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Easy: This is how it's done.


Jack: Wait a minute though, I only stole the gold to get my cow back from you!

Little Red Riding Hood (to the baker): So it's your fault!

Jack: Yes!

Baker: No, it isn't! I'd have kept those beans, but our house was cursed. She made us get a cow to get the curse reversed!

Witch: It's your father's fault that the curse got placed and the place got cursed in the first place!

This is when something has Gone Horribly Wrong and it's time to determine who is at fault, but the consequences for this blame can wreck careers and reputations, or even get people killed. Either that or just stubborn pride.

So when someone is blamed, that person tries to pass off the blame to another plausible person, and that person either tries to put the blame back on the first person or pass it to someone else. Essentially the blame is now like a game of "hot potato", hence we call it the Blame Game.

This can happen in comedy as well as drama. In Real Life, a staple of politics, right after any tragedy.

Compare Never My Fault, when someone consistently tries to avoid taking responsibility for his mistakes.

Remember, this isn't just trying to pass off blame once. There has to be at least one return volley.

Examples of Blame Game include:


  • Mystery Men features a weapon called the "Blamethrower" that makes a couple groups of mooks do this, allowing the heroes to beat them while they're distracted.
  • A deleted song in Frozen, Life's Too Short, begins with Anna and Elsa's joyous reunion after she flees the court and ends with them bitterly arguing, blaming each other for the rift between them (Elsa accusing Anna of wanting to shut her away and Anna accusing Elsa of shutting her out).


  • Four generals at the end of a film version of The Charge of the Light Brigade all try to avoid blame for the order for the charge.
  • Every time a plan formulated by the Auditors goes wrong, some time is spent on this one. The outcome inevitably goes like this: the plan was a group effort, therefore it's everyone's fault, and if it's everyone's fault, it's no one's fault, because the amount of blame that attaches is as close to nothing as makes no difference. They're very corporate that way.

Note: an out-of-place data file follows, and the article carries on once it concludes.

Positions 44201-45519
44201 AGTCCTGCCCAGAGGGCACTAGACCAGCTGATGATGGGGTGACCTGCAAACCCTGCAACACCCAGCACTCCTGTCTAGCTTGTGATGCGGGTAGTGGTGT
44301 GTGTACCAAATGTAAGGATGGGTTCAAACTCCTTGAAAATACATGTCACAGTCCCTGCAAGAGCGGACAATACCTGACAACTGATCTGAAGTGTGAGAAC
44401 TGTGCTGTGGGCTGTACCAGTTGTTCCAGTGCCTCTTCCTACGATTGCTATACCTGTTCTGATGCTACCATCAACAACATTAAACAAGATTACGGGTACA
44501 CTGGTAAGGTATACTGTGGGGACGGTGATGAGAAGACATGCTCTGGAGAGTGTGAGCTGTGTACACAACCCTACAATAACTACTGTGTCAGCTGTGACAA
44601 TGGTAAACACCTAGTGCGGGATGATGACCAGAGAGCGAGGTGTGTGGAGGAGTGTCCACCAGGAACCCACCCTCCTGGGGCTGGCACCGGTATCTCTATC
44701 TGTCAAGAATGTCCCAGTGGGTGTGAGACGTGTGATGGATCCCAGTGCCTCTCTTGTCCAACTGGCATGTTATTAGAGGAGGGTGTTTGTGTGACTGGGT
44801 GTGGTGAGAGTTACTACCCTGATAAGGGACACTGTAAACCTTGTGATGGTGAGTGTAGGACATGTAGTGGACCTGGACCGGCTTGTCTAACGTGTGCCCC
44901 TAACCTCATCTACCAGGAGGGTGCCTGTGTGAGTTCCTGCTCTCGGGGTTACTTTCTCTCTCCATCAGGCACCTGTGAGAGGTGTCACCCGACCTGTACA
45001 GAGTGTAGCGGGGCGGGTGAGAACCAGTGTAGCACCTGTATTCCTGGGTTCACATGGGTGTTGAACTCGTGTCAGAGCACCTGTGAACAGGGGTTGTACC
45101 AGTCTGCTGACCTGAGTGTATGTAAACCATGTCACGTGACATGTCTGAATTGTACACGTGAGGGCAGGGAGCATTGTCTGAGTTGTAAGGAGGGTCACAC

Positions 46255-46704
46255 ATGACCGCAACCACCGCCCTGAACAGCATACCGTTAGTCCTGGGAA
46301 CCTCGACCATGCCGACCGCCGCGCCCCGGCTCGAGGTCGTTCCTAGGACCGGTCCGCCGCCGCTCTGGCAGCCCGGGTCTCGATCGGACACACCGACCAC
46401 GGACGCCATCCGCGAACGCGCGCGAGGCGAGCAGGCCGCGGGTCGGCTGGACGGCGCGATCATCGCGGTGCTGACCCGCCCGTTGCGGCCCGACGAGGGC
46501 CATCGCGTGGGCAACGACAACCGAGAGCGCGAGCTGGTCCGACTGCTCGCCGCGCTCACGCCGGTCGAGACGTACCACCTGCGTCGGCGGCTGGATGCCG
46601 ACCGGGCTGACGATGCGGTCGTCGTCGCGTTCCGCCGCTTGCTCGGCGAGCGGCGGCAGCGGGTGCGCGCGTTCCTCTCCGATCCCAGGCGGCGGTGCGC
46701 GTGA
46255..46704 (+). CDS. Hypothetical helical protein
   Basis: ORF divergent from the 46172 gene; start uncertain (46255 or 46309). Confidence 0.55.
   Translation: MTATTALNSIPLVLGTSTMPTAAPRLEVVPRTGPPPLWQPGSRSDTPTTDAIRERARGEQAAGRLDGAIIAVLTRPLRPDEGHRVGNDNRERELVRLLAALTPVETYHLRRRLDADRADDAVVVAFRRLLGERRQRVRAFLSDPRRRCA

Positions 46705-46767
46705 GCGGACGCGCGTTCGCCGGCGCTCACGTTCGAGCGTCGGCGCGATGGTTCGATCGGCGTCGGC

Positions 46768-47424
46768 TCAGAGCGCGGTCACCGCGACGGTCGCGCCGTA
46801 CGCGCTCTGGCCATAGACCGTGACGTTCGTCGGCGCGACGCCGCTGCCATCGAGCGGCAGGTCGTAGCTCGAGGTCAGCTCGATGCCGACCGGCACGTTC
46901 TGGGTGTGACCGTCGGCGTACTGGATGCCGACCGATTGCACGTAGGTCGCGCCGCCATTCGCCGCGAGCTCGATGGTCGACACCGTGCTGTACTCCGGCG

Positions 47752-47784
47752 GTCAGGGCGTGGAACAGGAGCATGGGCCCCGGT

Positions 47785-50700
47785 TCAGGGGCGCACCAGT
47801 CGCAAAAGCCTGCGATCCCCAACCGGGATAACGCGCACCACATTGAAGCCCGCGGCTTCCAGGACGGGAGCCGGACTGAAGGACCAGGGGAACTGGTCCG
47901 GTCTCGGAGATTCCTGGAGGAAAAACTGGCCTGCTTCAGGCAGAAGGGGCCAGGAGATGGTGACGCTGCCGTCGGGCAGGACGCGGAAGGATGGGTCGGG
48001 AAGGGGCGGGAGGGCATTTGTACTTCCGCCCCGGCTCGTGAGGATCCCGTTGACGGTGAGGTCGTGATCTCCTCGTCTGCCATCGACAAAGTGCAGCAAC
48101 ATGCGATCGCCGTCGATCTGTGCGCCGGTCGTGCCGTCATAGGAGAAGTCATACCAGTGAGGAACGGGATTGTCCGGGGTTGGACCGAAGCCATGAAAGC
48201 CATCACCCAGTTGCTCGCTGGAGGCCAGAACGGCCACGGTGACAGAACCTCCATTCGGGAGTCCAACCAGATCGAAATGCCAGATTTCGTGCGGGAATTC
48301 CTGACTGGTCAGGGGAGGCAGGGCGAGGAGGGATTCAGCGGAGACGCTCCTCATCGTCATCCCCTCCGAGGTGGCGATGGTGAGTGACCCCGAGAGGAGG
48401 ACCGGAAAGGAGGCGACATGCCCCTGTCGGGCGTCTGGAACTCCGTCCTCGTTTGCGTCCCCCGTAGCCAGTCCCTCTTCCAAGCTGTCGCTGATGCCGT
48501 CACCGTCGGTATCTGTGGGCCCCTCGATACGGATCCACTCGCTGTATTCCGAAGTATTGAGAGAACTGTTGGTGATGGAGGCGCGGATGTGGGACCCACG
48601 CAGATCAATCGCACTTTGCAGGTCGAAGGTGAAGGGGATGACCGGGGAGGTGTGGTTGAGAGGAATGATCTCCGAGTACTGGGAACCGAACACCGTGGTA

• In The Bible (Genesis 3), God confronts Adam about his having disobeyed his commandment not to eat the Forbidden Fruit. Adam says, "The woman whom you gave to be with me, she gave me fruit from the tree, and I ate," thus passing the blame not only to Eve, but to God. Eve, in turn, says, "The serpent tricked me, and I ate."

Live Action Television




Successes have fathers — but failure's a bastard



  • The second act of Into the Woods has the songs "Your Fault" (where the protagonists try to name the source of the problem) and part of "Last Midnight" (where the Witch calls the protagonists out on wasting time placing blame rather than solving the problem). It's also a Dark Reprise of the song "Ever After," where everyone had congratulated themselves on their bravery and cleverness to find their Happily Ever After.
  • The musical Titanic has the ship's captain, owner, and builder singing "The Blame".
  • Friedrich Schiller's Intrigue And Love ends like this, until the hero's father finally accepts responsibility for his actions.

Tabletop Games

Video Games

  • Happens with disappointing frequency in MOBA games, where teamwork is essential and no one ever considers that losing may have been their own fault as well. More often than not the losing team will have a flamewar raging among them about who's failed the most which will inevitably be taken to all-chat, much to the annoyance of the winning team.
  • It’s hard to say who’s responsible for the zombie outbreak in Stubbs the Zombie. Stubbs the zombie spread the virus, obviously, but Hermann Wye was the one who brought him to life. But he wouldn’t have gone through with it if Otis Monday hadn’t shot him. But Andrew Monday just so happened to have built his future city over his burial site.

Western Animation


Huey: "Whose idea was it to [forget the details]?"
Dewey and Louie: "It was your idea."
Huey: "Whose idea was it to listen to my idea?"

    • Then they all run.

Real Life

  • In a corporate environment, this is called "blamestorming". A recent Direct TV commercial even uses that phrase.
  • Politicians, political parties, and even countries seem to love to play the Blame Game at each other for all the political problems that they have to face, even if all or even no parties are at fault. Even if it isn't political, the Blame Game can still occur whenever an argument devolves into an argument about who started the original argument. We won't list examples; that would be playing the Blame Game in itself.
  • Everything associated with the But Not Too Black trope. Especially when concerning the lack of dark skinned models in the fashion industry, or the entertainment industry as a whole. The industry blames the agencies for the lack of hiring, the agencies blame the industry for not booking said models thus causing the agency not to hire them. It becomes a "Chicken Or The Egg" argument.